Exploring light, sound and colour with Singapore artist Jeremy Sharma
Artist Jeremy Sharma's first solo exhibition at Aussie gallery Sullivan + Strumpf isn't very clear cut — but slow things down and you'll realise why it's actually a commentary on consumer culture
The last time Jeremy Sharma's lightboxes took centre stage, they were nestled in Labrador Park. Among the lush greens of the natural elements, the multidisciplinary artist collaborated with choreographer Nina Djekić to interpret Singapore's forgotten gangster and martial arts film Ring of Fury. Sharma translated the film scenes, picking out a particular shade of colour in a flickering tribute to Singapore cinema.
This time, Sharma's boxes return to form a four-part makeup of his first solo exhibition at Sullivan + Strumpf. 12 boxes make up a structure with data and power supplied, projecting an actual translation of a video he made while on a fishing trip in Malaysia. In search of a fish that changes colour upon its death (something he read from Yann Martel's Life of Pi), Sharma gathered 200 hours of footage into an atmospheric, abstract experience from glimpses of colours and shapes.
As these images are projected, sound recordings of excerpts from famed books escape via a speaker. Almost playing out like a conversation, you'll be forgiven into thinking that you've eavesdropped on an intimate exchange. As you walk further into the gallery, a curtain of lights fall into a space where humidity's been amped up — by a humidifier, of course — to recall a shower scene in a reflection of Sharma's domestic life.
How do these components come together, and how do they reflect Sharma's perspective of society and the world? We check in with the artist.
What sparked off Spectrum Version 2.2? Initially the concept of the work started with paintings. At some point it wasn't turning out the way that I wanted, so over the years I was interested in technology and interfaces, and reflecting that as a kind of world that we live in now — a world of applications, interfaces, computers and automation. So this work is really about that. It's about perception. There's the seeing part which is you observing what's changing around you in light and space, and there's also the non-seeing ways of perception which is language, listening, and things which are more atmospheric — how sound or light travels in space.
How does the space within Sullivan + Strumpf inform your work? I wanted to keep the work sparse and minimal to engage with the architecture of the space. So we took off all the lamps so the work illuminates itself. I wanted to keep this space more environmental and more natural in a sense.
I have to say, I feel very alone walking through this space. It needs time, it needs space for you to think on your own, to appreciate what's going on around you and I think often, especially in a society like ours, you don't stop. You just look at what's going on here. Virginal Woolf's To The Lighthouse is really a book about that — perception and human relationships, and how observations translated so beautifully into language, in prose.
The books you selected in the sound recording include Haruki Murakami's Colorless Tsukuru Tazaki and His Years of Pilgrimage, Virginia Woolf's To The Lighthouse and Ernest Hemingway's The Old Man and The Sea. Where these books selected with a theme in mind? Yes. But I took the time to read them, break them down and mix them. It almost seems like a conversation, but they're all excerpts from different books. It's a non-seeing form of perception, where the images are in your head and you want to bounce off what's happening with this.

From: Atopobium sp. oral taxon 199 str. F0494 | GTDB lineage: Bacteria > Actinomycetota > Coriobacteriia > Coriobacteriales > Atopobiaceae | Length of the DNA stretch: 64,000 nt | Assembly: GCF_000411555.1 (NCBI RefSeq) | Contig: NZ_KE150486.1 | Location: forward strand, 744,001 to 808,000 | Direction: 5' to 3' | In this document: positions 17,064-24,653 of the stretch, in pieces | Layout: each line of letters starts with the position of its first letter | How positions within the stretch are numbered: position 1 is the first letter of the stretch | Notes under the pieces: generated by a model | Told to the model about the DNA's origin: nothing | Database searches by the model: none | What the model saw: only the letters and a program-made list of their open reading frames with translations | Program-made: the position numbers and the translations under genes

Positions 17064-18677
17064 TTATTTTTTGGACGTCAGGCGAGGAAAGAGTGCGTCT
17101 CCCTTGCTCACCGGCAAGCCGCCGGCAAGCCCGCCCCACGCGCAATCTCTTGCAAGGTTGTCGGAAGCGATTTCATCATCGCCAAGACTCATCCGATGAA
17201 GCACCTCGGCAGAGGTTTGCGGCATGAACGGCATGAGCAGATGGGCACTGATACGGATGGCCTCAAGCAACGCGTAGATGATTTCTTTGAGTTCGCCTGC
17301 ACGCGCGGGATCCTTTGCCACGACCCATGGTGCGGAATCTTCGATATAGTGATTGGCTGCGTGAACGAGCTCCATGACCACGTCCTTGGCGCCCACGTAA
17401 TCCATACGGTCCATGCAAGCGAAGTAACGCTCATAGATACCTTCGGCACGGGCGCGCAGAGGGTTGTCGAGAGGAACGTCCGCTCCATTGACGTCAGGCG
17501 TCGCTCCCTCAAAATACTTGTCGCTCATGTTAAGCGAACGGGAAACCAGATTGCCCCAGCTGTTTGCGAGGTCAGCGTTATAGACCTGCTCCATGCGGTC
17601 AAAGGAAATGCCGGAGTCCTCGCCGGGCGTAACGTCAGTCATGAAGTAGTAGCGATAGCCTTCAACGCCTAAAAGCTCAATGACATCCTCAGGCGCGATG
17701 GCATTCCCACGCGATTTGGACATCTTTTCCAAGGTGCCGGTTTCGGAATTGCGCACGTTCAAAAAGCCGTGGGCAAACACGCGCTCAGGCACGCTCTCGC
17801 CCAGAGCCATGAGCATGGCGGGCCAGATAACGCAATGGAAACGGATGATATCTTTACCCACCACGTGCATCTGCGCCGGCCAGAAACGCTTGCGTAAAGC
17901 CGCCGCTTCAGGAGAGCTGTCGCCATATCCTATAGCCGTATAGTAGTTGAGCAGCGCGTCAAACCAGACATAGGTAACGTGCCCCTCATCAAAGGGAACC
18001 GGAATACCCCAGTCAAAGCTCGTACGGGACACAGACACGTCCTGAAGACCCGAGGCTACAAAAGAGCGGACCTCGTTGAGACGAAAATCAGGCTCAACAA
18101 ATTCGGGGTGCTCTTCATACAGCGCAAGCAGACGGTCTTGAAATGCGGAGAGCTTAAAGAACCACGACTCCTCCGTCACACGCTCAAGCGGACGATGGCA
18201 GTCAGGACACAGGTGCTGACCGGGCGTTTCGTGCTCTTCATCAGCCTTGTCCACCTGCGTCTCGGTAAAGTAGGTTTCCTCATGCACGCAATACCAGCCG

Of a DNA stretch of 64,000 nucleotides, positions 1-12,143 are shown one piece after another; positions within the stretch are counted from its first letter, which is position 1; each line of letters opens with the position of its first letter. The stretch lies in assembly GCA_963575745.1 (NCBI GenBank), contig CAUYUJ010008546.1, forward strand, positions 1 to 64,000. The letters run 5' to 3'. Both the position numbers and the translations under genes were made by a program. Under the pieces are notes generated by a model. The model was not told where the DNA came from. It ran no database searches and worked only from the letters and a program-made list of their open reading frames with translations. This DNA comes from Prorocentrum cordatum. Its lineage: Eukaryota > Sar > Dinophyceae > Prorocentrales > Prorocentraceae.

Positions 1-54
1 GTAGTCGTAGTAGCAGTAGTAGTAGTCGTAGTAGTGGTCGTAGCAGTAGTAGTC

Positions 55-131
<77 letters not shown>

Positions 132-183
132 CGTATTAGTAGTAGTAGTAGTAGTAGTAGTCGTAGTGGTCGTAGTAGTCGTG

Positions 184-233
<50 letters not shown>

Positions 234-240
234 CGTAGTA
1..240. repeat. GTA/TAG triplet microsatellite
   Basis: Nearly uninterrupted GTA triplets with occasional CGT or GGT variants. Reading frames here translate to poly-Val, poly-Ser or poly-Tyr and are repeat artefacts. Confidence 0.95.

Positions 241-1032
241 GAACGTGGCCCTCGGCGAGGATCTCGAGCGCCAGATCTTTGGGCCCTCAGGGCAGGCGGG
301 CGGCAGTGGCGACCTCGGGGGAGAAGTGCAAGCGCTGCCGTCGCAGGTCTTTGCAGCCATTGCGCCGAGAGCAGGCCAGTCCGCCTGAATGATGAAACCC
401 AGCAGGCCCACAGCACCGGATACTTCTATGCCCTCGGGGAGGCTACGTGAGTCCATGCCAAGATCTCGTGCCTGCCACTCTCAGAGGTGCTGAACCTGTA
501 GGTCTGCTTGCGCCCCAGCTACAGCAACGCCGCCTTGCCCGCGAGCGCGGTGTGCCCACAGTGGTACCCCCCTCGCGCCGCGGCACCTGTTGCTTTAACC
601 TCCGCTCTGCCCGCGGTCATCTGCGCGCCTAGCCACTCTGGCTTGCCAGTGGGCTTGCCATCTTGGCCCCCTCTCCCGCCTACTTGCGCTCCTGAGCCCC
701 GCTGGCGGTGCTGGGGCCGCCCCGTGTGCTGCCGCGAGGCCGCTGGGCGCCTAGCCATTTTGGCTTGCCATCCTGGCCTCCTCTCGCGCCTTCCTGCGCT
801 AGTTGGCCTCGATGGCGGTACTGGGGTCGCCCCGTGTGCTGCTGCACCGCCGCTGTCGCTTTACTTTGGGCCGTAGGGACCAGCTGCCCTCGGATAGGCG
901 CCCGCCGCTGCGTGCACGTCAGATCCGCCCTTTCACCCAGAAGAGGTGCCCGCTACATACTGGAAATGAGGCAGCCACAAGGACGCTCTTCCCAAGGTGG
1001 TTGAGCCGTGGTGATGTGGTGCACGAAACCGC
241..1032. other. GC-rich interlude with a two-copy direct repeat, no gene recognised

Your friends are the ones reciting the excerpts. Why did you choose them, and did you consider reciting the words yourself? I like the timbre of their voices. In a lot of my works the artist is actually removed, but I'm actually behind the camera. It also provides some distance as well. Distance is quite important. How do you decide which materials to use each time? You've also worked with foam before. I'm very much conceptually driven. So the material does not actually come first but it's kind of triggered by a thought, a wild 'what if' and then it triggers something. So it can be a scientific inquiry, it can be something that I read.
Your works have been pretty experimental and I read in an interview that you do art because you wanted to question the limits of what contemporary art to. Do you still feel the same? I'm not so concerned over whether it's a painting or not, I'm just making art. I want to make art for our time; the kind of time that we live in which is kind of fragmented. We're surrounded by electronics and technology. But I also pay attention to the making of the system so I'm also doing this and building a structure, and I pay very much attention to the material that's used.
A lot of your art is based on data collection, and I know you were a science student before enrolling in LASALLE. Do you think your science background has something to do with the work you're producing now? I didn't plan to become this. So maybe that [science] part is creeping back in. But I like music as well, I like sound... and before when I was a painter, I thought painting is painting, and music is music. Now it's like coming back full circle. It's very full, it's very holistic and it's a lot closer to my life.
Lastly, are you happy with it? I think I'm happy for what it is, but I think it's the start of something. I've been practicing for more than 10 years but I think I've come into something, which feels like something I can do for quite awhile. But it's a little bit more complex. It's quite research-driven so it takes a few years to actually realise something.
Spectrum Version 2.2 runs till 20 August at Sullivan+Strumpf, Gillman Barracks.